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Tying Customer Experience To Concrete Data


"It's all about the customer experience."

That sounds like a slogan taken out of a hotel or airline brochure. After all, if hospitality companies can't be hospitable, they won't stay in business long.

But the same is now starting to apply to fund administrators and other service providers who are trying to increase revenues in a competitive market. In an age where transparency has become the new buzzword for investors and regulators, the customer experience has becoming synonymous with providing data and lots of it to fund managers and their customers.

The answers: customized reporting tools, customer alerts and more risk metrics. And they are all accessible through the click of a button.

"Fund administrators and other service providers are now engaging with their customers to ensure they are aware of any potential operational risks," said Christopher Remondi, managing director of systems in the Jersey City, N.J., office of global custodian Brown Brothers Harriman. "In our terms it's the client information experience that counts."

One of the largest and likely most easily preventable risks: failing to settle a transaction on time which can cost the fund manager hundreds or thousands of dollars per trade depending on the reason for the problem, the asset class involved and the market involved. That's just for payments to counterparties and potential buy-ins of securities. It doesn't even take into account the time operations executives must spend investigating what went wrong and correcting the problem.

Yet another: failing to know about a corporate action-particularly one which involves making a decision. Fund managers who find out about a corporate reorganization such as a merger, tender offer or exchange offer too late may easily end up making the wrong investment or calculating an incorrect net asset value. And the fund manager isn't the only one affected. The custodian bank may have to cover any losses, to appease the injured investment manager in case it was at fault. Most banks allocate a reserve fund within their asset servicing units to cover such events.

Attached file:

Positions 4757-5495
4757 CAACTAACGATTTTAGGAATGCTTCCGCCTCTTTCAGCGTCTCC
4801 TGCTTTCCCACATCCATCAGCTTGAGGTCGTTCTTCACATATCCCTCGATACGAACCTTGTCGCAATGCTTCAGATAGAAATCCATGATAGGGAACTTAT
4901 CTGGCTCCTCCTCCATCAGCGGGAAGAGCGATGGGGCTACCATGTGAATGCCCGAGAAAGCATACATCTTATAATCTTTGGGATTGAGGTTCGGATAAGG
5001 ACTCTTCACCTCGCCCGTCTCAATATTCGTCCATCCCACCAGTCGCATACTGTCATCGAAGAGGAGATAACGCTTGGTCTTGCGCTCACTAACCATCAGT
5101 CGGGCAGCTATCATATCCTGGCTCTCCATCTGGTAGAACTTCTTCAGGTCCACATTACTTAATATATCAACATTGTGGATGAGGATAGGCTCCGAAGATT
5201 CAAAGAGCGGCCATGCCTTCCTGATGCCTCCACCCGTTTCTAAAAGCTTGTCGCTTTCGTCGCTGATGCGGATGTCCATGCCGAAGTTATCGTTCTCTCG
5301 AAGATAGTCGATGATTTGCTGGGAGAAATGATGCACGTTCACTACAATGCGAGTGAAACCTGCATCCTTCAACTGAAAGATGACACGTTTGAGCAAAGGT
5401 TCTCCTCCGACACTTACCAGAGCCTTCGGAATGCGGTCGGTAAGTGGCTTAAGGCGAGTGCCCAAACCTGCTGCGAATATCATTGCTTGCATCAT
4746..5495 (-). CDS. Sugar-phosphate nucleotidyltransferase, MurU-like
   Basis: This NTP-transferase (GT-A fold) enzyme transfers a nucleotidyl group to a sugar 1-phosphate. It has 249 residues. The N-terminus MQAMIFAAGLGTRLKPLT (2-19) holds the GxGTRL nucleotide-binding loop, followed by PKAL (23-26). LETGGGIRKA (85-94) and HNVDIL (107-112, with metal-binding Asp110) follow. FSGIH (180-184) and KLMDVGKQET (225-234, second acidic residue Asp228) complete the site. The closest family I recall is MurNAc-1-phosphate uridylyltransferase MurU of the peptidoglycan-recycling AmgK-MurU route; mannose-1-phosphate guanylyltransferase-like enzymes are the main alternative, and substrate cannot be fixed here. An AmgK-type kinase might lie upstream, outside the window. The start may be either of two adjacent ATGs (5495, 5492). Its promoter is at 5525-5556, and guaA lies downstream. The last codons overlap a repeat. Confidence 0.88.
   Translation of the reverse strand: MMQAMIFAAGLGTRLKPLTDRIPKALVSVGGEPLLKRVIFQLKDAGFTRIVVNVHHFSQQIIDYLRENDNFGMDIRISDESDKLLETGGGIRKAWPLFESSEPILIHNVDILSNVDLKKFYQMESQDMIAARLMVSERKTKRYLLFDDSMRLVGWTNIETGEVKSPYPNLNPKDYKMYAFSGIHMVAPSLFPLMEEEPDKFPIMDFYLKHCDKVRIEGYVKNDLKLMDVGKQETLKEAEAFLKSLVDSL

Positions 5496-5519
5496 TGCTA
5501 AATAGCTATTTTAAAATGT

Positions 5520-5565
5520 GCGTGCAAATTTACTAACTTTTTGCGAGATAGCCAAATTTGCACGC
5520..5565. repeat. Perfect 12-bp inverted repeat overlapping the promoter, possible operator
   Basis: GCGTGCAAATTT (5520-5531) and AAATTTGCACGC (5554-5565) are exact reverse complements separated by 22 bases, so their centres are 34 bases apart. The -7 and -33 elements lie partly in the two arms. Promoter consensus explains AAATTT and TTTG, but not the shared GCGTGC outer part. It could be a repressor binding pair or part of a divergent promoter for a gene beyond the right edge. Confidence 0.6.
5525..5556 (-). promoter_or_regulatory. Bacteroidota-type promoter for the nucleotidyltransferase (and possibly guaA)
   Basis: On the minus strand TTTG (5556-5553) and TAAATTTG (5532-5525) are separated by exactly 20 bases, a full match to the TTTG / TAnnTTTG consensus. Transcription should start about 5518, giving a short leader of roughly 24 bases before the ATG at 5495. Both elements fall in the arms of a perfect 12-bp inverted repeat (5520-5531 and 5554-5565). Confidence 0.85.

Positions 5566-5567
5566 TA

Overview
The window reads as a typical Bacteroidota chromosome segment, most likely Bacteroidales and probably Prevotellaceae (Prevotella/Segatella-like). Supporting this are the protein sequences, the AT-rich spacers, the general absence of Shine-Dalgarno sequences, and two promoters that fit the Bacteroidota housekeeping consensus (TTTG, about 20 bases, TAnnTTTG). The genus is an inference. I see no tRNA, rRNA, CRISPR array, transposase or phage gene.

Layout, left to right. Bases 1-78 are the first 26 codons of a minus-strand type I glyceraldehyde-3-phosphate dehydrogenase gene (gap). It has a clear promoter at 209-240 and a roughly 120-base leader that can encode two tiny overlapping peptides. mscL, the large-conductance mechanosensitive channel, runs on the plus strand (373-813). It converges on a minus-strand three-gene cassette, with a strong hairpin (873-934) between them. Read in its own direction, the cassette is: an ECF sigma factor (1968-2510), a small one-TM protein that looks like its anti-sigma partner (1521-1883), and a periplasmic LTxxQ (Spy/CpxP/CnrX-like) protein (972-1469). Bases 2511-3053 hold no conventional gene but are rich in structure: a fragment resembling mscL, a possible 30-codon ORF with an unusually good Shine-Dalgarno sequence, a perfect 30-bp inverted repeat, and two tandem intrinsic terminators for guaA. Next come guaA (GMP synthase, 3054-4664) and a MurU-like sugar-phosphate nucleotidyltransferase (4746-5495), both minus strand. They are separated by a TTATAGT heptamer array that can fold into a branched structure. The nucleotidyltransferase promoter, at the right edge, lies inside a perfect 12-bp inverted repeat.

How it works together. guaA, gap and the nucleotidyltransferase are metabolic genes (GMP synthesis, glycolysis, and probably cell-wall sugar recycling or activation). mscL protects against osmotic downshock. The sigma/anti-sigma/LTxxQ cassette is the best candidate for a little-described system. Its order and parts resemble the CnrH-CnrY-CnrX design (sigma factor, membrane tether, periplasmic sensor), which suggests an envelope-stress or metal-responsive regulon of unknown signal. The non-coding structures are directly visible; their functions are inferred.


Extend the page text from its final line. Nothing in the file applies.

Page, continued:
Instead of taking a standardized push approach-delivering the data to the client at designated intervals-BBH is also allowing the client to look for specific information on its own.

As of August 2010, fund managers could ask for information on corporate actions involving all of the securities held by BBH and as of January, clients can view their transaction details at the click of a button through an application that aims to deliver real-time transaction analytics.

They can do so based on the asset class, the country involved and broker-dealer who executed the order. The broker-dealers are ranked based on the number of trades failing to settle on time.

Making the transaction information even more useful: it can be gathered not only for the assets which BBH safekeeps but those held at other custodian banks as well. All of the data from other custodian banks is fed through a data aggregator operated by the bank's Infomediary unit and then uploaded into a data repository so the information can be available through BBH's web portal.

Next in line for 2012: Cash statements on demand, with balances from BBH and potentially other banks, historical transactions with time-stamping of each step in the life of the transaction and intraday tax lot information, Remondi said.

The new BBH process allows fund managers to not only access information on their accounts immediately, but also be alerted to potential problems such as an unmatched trade or a deadline for a takeover, exchange or tender offer for which they must make a decision.

Remondi declined to specify just how much BBH is spending on the upgrades to how it delivers information. However, he said it will account for more than 50 percent of money allocated for new technology. Investments in new technology will comprise 70% of BBH's IT budget for 2012; the other 30% will be allocated to IT maintenance.

That investment could also have a bottom line benefit to the bank as well, far beyond immediate customer satisfaction. Client service executives can reduce the number of phone calls with fund managers, to provide the same data which already appears either in alerts or online. The extra time can be used to discuss more lucrative services such as collateral management and processing work for over-the-counter derivatives.

For eClerx, a Mumbai-headquartered firm specializing in outsourced asset-servicing functions, helping fund managers better evaluate just which broker-dealers they should do business with through a dashboard also provides a competitive advantage.

"Fund managers often judge broker-dealers based on their implicit and explicit execution costs," said Alberto Corvo, managing principal of financial services. "However, knowing which broker-dealers failed to affirm trades or affirmed the trade several hours after a designated deadline should also be taken into consideration in making a decision."

The reason: while ensuring best-execution is important, the fund manager will still be burdened by spending lots of time-and money cleaning up trades which failed to settle on time because their terms weren't matched correctly or on time by the broker-dealer.

Yet another area of interest for fund managers: ensuring accurate product data on a timely basis to meet regulatory and investor demands. Used by some of the largest asset managers globally, including J.P. Morgan Asset Management and Schroders Investment Management, MoneyMate's DataManager centralizes and validates investment product data. That data can then be used by fund managers for websites, fact sheets, client reports and sales and marketing materials.MME